Joseph Collum has been the recipient of more than 100 major journalism awards during his career as an investigative reporter, including the DuPont-Columbia Award, two George Polk Awards, and five Investigative Reporters & Editors Awards. He was the first reporter in America to expose the widespread practice of racial profiling (the Oxford English Dictionary credits him with coining the term “racial profiling”).
Briefly describe the impact racism had on you as a young person.
Growing up a white child in the South – the South being Fort Lauderdale, Florida – during the late 1950s and 1960s, I wasn’t directly impacted by racism. But I saw it with my own eyes. I recall realizing at a young age that there was something inherently wrong with the fact that ‘Coloreds’ or Negroes, as black-skinned people were commonly referred to then, were prohibited from bathing at the city beaches where I swam, or drinking from the water fountains in the supermarket where my mother shopped, or eating at most restaurants that my family and I were free to enter as we pleased. I remember being horrified at the images on television of black civil rights marchers attacked by dogs and fire hoses in Selma and Birmingham. Of adults vilifying Dr. Martin Luther King Jr. as a “communist” for his non-violent protests. Of King being murdered. And a country in flames. It’s hard to explain to young people today how raw and bitter relations between the races were when I was young.
Has your personal experience of racism impacted your professional work as a writer?
The 1960s and early 1970s was such a volatile time. It actually makes the turmoil we live in today seem almost tame. We had Vietnam, the civil rights movement, and later Watergate. For me, those factors coalesced to create a genuine lack of faith in authority. In time Vietnam and Watergate passed and, to a certain degree, so did the civil rights movement. But as an investigative reporter, the issue of race remained very central to my thinking and the kind of stories I went after. I conducted investigations of private companies preying on blacks in the wards of Houston, Texas, of prisoners – most of whom were black – dying in the Harris County, Texas, jail due to lack of medical care, of a corrupt school system in a New Jersey city – Flunk City, we called it, the city that failed it’s children – where most white children went to private schools while white city fathers used the public schools as a political pork barrel to reward cronies, and of State Troopers targeting blacks on the highway and the practice that has become known as racial profiling.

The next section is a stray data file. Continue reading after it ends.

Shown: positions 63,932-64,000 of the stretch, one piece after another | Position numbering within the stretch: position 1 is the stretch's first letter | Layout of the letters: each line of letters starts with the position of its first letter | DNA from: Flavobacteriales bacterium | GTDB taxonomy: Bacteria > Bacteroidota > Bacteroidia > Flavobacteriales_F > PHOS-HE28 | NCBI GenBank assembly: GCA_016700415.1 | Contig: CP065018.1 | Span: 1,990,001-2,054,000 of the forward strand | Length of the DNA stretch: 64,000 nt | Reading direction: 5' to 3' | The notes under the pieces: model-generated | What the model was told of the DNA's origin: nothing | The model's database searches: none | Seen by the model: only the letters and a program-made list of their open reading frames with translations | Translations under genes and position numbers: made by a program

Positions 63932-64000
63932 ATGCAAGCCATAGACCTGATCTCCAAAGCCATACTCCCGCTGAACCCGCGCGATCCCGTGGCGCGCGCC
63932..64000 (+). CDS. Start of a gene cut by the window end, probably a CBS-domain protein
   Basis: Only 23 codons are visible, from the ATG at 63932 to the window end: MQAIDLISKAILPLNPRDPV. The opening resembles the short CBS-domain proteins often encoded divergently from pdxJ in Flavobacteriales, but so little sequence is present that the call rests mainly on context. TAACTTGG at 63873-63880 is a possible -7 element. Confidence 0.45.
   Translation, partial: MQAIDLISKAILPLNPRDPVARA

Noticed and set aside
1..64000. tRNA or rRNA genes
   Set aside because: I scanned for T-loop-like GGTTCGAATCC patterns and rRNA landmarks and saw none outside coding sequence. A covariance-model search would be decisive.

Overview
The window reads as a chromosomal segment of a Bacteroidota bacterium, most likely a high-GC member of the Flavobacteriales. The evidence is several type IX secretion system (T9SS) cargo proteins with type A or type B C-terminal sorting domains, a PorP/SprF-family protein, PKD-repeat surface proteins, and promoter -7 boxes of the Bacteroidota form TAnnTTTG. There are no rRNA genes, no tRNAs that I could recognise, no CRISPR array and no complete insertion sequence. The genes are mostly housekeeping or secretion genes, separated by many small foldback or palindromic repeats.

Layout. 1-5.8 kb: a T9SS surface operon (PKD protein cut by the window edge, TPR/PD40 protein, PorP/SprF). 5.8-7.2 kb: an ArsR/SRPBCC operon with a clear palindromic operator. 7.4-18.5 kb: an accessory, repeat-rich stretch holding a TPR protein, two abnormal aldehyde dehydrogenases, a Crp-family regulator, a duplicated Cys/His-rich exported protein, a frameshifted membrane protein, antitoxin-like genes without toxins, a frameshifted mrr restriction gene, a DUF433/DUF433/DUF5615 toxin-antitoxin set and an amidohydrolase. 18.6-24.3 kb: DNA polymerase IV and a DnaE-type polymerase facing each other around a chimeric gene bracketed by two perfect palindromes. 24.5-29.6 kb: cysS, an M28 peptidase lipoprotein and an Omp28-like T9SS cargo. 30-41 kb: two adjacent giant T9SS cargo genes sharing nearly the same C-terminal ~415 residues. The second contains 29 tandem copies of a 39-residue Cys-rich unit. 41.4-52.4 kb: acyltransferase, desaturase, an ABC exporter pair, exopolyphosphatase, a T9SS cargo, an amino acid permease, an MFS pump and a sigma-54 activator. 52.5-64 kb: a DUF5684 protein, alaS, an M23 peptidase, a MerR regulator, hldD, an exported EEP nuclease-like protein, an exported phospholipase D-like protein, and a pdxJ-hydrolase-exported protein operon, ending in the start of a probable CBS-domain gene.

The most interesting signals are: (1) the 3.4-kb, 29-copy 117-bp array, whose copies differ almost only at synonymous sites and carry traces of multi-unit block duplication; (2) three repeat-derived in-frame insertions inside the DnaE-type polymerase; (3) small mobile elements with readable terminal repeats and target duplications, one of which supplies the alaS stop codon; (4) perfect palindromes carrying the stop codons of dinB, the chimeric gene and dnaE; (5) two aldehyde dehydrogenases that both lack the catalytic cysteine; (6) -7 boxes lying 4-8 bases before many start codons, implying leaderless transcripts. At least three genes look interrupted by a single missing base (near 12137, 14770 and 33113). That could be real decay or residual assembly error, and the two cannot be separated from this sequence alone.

In what way can literature be used to combat the effects of racism and promote tolerance?
As a journalist, I’ve always believed that wrongs and abuses continue until they are confronted and exposed. The dark side of human nature and human activity cannot thrive when it is exposed to the light of day. In Houston, the businessman I exposed preying on poor black and Hispanics ended up in prison. After my stories on its jail, Harris County pumped millions of dollars into medical care for prisoners. After we aired Flunk City, the State of New Jersey moved in and took over the school system we exposed. And racial profiling effectively ended on the Jersey Turnpike after my report – although it returned years later, chiefly because no one, including me, was looking anymore. Literature and journalism have the ability to shine a light on racism, without which it would continue to thrive.
Collum’s final assignment was at Ground Zero on September 11, 2001 and the days immediately following the collapse of the World Trade Towers . His account of the tragedy is excerpted in the book, Covering Catastrophe. Collum’s novel Brady’s Run was published in 2009 and is currently available at barnesandnoble.com and amazon.com. His non-fiction book The Black Dragon: The Battle to Expose Racial Profiling The Black Dragon: Racial Profiling Exposed is due for publication in September 2010. (And my review of Joseph’s latest book is coming soon…)